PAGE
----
1.5 // Super bummed. I thought I’d love this but I found myself repeatedly dozing off and getting distracted the entire time. I loved Mina—she’s the little queen of my heart, but that’s pretty much all that I liked about this book 😞

Thank you so much to Simon & Schuster for sending me a copy of this book for review.
Noah Carpenter
Apr 22, 2019 rated it it was amazing  ·  review of another edition
This book was recommended from our school librarian as she said it was a good read. I thought that too as a teen boy Ronney lives in a mixed race family. His dad tried to shoot himself. One day the zoo opened up all cages and the exotic animals fleed. How is Ronney gonna save the day read the book to find more.
What to say about a book that is one part humorous, two parts ridiculous, and the rest a bundle of important messages, from mental health, stigma, and racism, to gun control and animal cruelty? All That I Can Fix is a novel that faces difficult topics straight on, with an abruptness that is both disconcerting and refreshing.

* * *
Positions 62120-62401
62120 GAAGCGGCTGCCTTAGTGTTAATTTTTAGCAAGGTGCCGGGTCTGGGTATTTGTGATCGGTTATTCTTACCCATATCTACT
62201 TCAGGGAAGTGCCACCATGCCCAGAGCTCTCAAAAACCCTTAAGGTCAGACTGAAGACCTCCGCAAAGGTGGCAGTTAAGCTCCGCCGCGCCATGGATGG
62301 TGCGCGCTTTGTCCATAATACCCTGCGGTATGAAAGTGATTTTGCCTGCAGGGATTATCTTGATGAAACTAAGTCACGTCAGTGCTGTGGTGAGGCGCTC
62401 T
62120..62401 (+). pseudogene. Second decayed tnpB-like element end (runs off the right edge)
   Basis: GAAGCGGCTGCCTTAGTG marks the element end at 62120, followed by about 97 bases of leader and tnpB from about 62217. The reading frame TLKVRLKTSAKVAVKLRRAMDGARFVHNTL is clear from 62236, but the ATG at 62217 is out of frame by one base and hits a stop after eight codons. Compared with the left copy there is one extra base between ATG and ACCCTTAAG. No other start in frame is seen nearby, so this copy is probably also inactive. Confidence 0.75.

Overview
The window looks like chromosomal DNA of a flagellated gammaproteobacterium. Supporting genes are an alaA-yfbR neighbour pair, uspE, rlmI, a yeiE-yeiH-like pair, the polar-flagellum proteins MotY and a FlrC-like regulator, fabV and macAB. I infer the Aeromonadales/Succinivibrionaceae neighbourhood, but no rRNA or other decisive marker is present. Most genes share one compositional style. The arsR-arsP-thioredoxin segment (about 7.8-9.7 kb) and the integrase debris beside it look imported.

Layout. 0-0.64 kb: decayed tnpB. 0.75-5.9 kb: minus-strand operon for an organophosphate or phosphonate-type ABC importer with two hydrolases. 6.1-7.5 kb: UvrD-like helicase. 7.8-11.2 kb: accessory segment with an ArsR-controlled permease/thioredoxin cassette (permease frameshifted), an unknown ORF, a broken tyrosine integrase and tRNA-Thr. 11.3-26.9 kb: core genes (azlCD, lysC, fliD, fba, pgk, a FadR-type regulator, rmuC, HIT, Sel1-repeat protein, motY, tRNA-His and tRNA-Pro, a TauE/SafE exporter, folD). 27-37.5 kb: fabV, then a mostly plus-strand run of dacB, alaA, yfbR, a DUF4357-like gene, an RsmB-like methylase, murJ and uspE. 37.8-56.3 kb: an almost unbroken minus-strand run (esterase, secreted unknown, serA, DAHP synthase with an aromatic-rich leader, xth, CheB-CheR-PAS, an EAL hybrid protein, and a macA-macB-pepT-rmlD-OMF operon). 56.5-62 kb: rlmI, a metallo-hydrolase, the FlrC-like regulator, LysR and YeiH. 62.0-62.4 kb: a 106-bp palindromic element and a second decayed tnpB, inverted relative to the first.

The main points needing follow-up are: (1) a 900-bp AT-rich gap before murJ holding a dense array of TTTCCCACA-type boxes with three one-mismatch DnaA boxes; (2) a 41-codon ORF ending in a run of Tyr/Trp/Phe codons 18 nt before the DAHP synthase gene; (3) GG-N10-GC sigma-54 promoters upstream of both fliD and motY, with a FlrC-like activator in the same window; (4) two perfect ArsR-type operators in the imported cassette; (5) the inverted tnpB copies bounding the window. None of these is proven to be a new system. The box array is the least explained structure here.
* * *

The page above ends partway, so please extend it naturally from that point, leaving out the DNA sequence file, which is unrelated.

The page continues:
When the local exotic zoo owner shoots himself and lets loose his animals, Ronney isn’t fazed. What’s a camel on the loose compared to a father who might be continually phys
Aug 25, 2018 rated it it was amazing  ·  review of another edition
This was such a beautiful and moving read. You got the dad who tried to commit suicide, so the family is super broken up because of that. The mom who pops pills like it's nothing. The younger sister whose a genius. And the main character, whose trying to keep the family together- he has to play multiple roles and has a lot of responsibility on his shoulders. He's cracking underneath all that pressure, and he's slipping up- he says mean things, does impulsive things, and it's ruining his relation ...more
Marji Morris
This novel is rated 12+. I'm guessing that's due to the language as well as the nuances of mental illness than a younger person might not understand. Be prepared for the f-bomb--often.
In any case, it is an excellent book. It's very well-written, thoughtful. and pertinent. The main character is a 15 year old named Ronney, who becomes the adult in his family after his father's failed suicide attempt and prolonged depression. He can't fix his father, but he is determined to fix all he can fix in h